The WordPress community in Norway is growing fast. Just three years ago, WordPress did not have much representation in the country at all. The success of the first Oslo WordPress meetup in May 6th, 2011, sparked more gatherings, including the first WordCamp Norway. There are now three official WordPress meetups happening regularly in different parts of the country.
This past weekend, Oslo hosted its 3rd WordCamp at the Radisson Blu Hotel and 150 attendees were greeted with snow. Most of the activities at this particular event were centered around the hotel and the nearby Metronet offices where the contributor day was held.
I had the chance to chat with Aloisia Gabat, a WordPress developer and first time attendee who traveled from her home outside of Paris to join the event. Gabat attended WordCamp Paris the previous weekend. “The two events were quite different,” she said, “But still represented all that I love about WordPress.”
I asked her what she found to be unique in the Norwegian WordPress community. She found the diversity of people, countries, and disciplines to be remarkable:
But what strikes me is its openness, the diversity of disciplines, and how international it is. The part of the community I met comprises several nationalities, and attendees included designers, developers, business owners, bloggers, etc. Based on the attendance here, I would expect the larger Norwegian WordPress community to further reflect those characteristics.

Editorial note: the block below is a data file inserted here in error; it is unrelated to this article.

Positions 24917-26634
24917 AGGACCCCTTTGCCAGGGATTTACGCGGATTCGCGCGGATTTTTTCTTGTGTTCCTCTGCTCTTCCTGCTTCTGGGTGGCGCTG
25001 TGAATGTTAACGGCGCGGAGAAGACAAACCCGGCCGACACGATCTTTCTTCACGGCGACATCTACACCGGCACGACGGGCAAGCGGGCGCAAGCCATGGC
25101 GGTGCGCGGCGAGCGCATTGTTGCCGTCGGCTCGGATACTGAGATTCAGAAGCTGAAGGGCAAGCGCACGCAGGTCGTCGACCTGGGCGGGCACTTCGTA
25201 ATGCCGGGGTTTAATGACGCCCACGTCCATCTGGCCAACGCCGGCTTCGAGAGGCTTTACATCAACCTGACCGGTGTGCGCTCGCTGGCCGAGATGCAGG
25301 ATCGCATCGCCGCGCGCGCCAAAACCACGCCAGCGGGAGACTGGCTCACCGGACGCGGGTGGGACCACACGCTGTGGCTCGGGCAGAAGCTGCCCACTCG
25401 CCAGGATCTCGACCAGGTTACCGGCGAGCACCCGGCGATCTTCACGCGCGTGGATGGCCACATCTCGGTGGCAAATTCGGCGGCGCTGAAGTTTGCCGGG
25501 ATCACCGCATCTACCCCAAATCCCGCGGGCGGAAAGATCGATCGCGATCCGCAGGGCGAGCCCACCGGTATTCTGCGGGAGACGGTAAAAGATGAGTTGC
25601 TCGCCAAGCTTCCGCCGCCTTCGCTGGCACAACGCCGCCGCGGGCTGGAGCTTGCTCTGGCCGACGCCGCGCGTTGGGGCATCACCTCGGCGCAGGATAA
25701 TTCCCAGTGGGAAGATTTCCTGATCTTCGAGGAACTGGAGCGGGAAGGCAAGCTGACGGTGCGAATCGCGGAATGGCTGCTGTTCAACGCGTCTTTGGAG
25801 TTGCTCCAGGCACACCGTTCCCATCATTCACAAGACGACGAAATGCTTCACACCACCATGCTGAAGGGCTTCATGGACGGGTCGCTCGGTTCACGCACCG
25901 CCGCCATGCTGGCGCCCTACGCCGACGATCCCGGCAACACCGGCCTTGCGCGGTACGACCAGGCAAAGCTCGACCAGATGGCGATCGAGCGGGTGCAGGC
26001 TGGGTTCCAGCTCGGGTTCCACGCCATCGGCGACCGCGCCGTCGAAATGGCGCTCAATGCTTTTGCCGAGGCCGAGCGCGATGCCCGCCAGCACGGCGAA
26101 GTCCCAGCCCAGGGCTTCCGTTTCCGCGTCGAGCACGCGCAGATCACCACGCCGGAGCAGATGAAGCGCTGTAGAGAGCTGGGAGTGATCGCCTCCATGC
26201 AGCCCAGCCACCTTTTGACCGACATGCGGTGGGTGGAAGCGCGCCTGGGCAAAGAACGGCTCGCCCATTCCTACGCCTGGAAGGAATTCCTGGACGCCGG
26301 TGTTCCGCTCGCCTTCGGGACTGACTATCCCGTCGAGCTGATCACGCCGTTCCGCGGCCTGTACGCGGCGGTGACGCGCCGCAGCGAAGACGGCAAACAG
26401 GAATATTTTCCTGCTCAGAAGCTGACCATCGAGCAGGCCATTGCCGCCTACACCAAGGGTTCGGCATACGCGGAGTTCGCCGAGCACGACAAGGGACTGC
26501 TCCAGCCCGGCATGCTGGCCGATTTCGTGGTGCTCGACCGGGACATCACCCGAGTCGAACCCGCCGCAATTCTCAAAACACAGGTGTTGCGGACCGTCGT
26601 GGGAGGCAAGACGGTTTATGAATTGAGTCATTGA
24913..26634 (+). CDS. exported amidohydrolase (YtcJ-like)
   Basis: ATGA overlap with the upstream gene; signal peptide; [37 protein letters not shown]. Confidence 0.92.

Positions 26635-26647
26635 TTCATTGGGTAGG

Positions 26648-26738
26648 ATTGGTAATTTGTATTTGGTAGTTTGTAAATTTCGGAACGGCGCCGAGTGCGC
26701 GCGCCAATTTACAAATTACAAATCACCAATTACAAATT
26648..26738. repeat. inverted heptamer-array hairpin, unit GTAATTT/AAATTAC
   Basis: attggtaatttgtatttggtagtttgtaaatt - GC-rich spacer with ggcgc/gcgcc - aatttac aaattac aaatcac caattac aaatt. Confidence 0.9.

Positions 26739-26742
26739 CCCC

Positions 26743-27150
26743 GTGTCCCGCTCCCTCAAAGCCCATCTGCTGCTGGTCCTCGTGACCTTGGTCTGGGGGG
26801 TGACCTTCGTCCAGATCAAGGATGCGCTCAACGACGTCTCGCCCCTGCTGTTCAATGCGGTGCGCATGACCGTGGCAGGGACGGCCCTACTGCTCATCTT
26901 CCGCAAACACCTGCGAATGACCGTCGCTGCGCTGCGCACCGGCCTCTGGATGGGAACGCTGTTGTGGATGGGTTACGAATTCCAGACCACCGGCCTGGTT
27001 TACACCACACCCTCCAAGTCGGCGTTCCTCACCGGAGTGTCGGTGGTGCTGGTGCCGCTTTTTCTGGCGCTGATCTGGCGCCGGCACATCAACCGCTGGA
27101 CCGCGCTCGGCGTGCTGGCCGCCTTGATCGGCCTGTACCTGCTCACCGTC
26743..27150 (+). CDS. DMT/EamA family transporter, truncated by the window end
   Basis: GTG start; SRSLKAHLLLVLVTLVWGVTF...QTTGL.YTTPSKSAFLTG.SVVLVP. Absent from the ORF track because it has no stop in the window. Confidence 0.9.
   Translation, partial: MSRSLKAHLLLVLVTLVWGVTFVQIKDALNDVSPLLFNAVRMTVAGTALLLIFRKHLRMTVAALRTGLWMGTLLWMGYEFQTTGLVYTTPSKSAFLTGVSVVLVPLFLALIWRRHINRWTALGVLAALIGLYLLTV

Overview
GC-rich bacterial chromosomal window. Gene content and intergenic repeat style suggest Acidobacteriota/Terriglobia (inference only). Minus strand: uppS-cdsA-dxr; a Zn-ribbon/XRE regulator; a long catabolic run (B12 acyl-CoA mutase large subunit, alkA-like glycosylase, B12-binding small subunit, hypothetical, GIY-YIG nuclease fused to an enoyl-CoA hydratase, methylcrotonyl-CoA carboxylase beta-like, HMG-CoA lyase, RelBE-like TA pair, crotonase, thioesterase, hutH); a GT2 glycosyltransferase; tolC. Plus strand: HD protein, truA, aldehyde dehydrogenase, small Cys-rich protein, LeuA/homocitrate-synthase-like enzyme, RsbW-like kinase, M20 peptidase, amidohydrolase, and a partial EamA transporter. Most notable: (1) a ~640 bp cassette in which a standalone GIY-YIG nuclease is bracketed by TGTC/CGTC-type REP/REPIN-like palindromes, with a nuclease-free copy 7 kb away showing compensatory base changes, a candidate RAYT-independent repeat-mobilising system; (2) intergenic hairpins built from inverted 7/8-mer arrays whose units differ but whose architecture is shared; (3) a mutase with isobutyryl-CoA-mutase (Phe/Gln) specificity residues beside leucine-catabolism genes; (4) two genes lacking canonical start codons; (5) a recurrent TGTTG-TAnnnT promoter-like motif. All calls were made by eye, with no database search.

Almost 100% of the presentations were given in English, due to the international mix of attendees. Two tracks ran simultaneously and Gabat particularly enjoyed Ryan Hellyer‘s “My Experiences Learning WordPress Security” and Barry Kooij‘s talk on Plugin Development. “I can find most of the information presented scattered on the internet and offline in various forms,” she said, “But Barry covered the different aspects of developing a plugin, from tools to WordPress core functions and hooks to coding standards to security, in one succinct presentation.”
Winter Fun on Contributor Day
During Contributor Day, participants engaged in a variety of tasks, including tickets, translations and BuddyPress support.
Marko Heijnen, who has attended every WordCamp held in Norway, said that the community is always very welcoming to international attendees. “I guess they must be,” he said. “Since it’s always really cold in the winter.” WordCamp Norway offered many opportunities for sitting around the fire and getting to know new friends. Attendees remarked on how nicely the venue’s lobby lent itself to group discussions during the after party.
After the contributor day a large group went to a restaurant on the Korketrekkeren hill. Since it was closed due to a private party, they decided on an impromptu sledding adventure down the hill instead of taking the metro.
Overall, the third annual WordCamp Norway seems to have been a smashing success. While this winter event tends to be quite cold, the community is warm and welcoming. If sledding and fireside chats sound like the perfect WordCamp experience for you, consider adding this one to your calendar next year. For more photos and tweets from the event, check out the WordCamp Norway WP Armchair website.